Eskom Energy Crisis & Failing Coal Plants
The Eskom energy crisis continues with regular rolling blackouts across South Africa largely due to the utility’s failing coal plants. Eskom announced Stage 4 Load Shedding during most of the business hours of last week and expects supply to remain constrained in the near-term. While unplanned breakdowns at 1/3 of its existing power plants were the major cause of Eskom’s supply shortfall last week, other events also played a role like the utilities lack of funds to buy diesel and water shortages. The damaged transmission lines from cyclone Idai in Mozambique also cut-off electricity imports and pushed Eskom over the edge into Stage 4.
Despite the utility’s installed capacity of ~48GW and current demand at just 30GW, the low availability of it’s plants suggests the country would benefit from bringing more IPPs and distributed renewable energy online as soon as possible. The diagram above highlights that without the 3GW of supply from renewable energy IPPs last week, the supply short-fall and resultant Load Shedding would have been worse.
Fair Grid Access & Regulatory Support Needed
South Africa’s President, Cyril Ramaphosa, also made a statement that Eskom’s power issues are “our problem as a country” and “our collective mistake and we must fix it and stick together.” This statement unfortunately downplays recent corruption and state capture allegations at Eskom, which require individual accountability to discourage future corruption. The shared responsibility perspective, however, does highlight the need for fair grid access that allows all South Africans to sell electricity back to the grid and access to financing to invest in supporting technology. The national regulator, NERSA, is currently the bottleneck for critical regulations and rules to enable more distributed generation and battery storage projects across the country including:
- Rules on small-scale embedded generation (SSEG) to be published by NERSA for concurrence with rules to follow as part of Electricity Regulation Act (ERA) Schedule 2
- Determination of exemption and registration rules for projects of 1-10MW to also be included as part of ERA Schedule 2
- Third party rules for wheeling and trading currently under amendment at NERSA
In addition to supply-side fixes, there are a number demand-side solutions to fix the Eskom energy crisis like encouraging energy efficiency, demand response, and demand side management which would also help address the crisis in the near term. For example, unlocking financing for energy efficiency devices among customers coupled with embedded generation and battery storage solutions could have a significant impact at reducing peak demand for the utility in both homes and businesses. Many customers are already looking to invest in back-up batteries and generation solutions to get through Load Shedding, so it would make sense for government and Eskom to encourage devices that also add value to the grid.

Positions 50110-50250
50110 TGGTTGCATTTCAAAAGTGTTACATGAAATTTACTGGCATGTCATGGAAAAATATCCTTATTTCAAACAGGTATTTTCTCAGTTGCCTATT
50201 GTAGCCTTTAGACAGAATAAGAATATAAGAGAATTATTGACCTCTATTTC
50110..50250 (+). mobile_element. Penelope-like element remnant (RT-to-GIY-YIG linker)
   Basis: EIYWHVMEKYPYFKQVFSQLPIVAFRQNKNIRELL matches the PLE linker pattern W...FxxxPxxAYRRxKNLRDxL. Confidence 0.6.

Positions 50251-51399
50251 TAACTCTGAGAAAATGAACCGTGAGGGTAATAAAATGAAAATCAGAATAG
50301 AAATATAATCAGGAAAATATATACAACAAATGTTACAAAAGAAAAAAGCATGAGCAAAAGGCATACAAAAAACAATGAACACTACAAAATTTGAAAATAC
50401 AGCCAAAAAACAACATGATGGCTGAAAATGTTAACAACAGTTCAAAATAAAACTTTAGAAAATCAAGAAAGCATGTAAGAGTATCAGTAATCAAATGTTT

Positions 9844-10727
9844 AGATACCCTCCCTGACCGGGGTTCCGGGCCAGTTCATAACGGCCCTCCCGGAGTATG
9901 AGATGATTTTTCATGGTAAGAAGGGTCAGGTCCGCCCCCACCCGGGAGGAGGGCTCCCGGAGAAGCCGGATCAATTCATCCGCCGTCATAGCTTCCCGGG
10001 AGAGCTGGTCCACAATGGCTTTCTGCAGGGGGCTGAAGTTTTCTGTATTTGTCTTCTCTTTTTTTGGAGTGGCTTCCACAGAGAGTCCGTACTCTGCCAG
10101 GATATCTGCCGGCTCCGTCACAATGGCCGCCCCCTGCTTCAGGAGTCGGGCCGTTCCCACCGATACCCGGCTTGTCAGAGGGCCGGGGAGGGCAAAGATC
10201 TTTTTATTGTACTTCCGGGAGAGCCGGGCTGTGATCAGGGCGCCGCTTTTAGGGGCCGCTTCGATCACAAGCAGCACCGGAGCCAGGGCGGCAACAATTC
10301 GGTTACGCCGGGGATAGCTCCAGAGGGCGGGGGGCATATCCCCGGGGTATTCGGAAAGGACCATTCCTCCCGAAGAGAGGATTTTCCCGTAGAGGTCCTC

Green Finance is Available
To help meet climate change commitments, up to US$200 Million has already been set aside to enable embedded generation investment through credit support in South Africa from the Green Climate Fund (GCF) and the Development Bank of South Africa (DBSA), a local development finance institution (DFI). These funds or a new fund could be used to also encourage home energy efficiency projects and credit for residential and small & medium-sized enterprises (SMEs) through a Pay-As-You-Save model.
Industry is also still waiting on the finalized Integrated Resource Plan (IRP) and details for government plan for breaking-up Eskom into separate generation, transmission, and distribution entities which would enable more efficient and transparent utility operations. With South Africa’s elections coming up in early May, however, the Eskom energy crisis will become increasingly political and may further delay urgent action needed to fix South Africa’s energy sector. While Load Shedding has been damaging for the economy, the more pressing issue of pollution from Eskom’s environmentally delinquent coal plants which kill ~6 South Africans per day according to recent research needs to be at the top of the political discussion. Fortunately, job-intensive and clean solutions to all these issues exist if government moves quickly.